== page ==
The Psychotronic Film Society’s long-running weekly showcase of underappreciated or marginalized feature films from around the world continues with a rare public screening of one of the more gripping survival movies ever made, director Cy Edenfield’s intense 1965 action drama “Sands of the Kalahari.”
It was filmed on location in Southwest Africa, in what is now known as Namibia, and Spain, this tale of a plane crash in a desolate, desert region of Africa that leaves a small group of adult strangers fighting for their lives against starvation, dehydration, jealousy, greed and a large troop of incredibly strong and angry baboons. It stars Stuart Whitman, the American actor who almost became James Bond, Stanley Baker, one of the most beloved British dramatic actors of all-time, Susannah York, the beautiful blonde actress who came in many ways to epitomize the “Swinging London” scene of the late 1960s, and Theodore Bikel, among others. It’s something of an overlooked gem packed with solid acting and believably dangerous situations in seemingly harsh physical conditions.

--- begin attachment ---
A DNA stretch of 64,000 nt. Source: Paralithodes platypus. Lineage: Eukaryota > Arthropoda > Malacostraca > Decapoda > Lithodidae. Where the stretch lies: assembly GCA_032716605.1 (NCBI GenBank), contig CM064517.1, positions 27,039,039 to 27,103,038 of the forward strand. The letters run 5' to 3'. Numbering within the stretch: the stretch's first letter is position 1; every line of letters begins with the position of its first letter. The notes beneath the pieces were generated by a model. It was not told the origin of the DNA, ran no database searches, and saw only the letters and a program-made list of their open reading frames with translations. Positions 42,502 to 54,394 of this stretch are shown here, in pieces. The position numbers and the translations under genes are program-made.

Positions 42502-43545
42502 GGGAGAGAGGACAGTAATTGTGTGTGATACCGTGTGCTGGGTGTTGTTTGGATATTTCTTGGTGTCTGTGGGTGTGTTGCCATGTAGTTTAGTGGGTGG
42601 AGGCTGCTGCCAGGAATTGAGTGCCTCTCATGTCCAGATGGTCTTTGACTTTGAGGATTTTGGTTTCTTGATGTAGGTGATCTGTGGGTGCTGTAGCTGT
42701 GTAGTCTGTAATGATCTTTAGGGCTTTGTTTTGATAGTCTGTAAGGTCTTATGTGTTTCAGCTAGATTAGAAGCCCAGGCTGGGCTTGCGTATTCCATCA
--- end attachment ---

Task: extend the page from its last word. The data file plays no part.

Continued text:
Shown to commemorate the 43rd anniversary of Stanley Baker’s untimely demise at the age of 48 from lung cancer, the PFS will screen the full, uncut, widescreen theatrical cut. Showtime 8 p.m.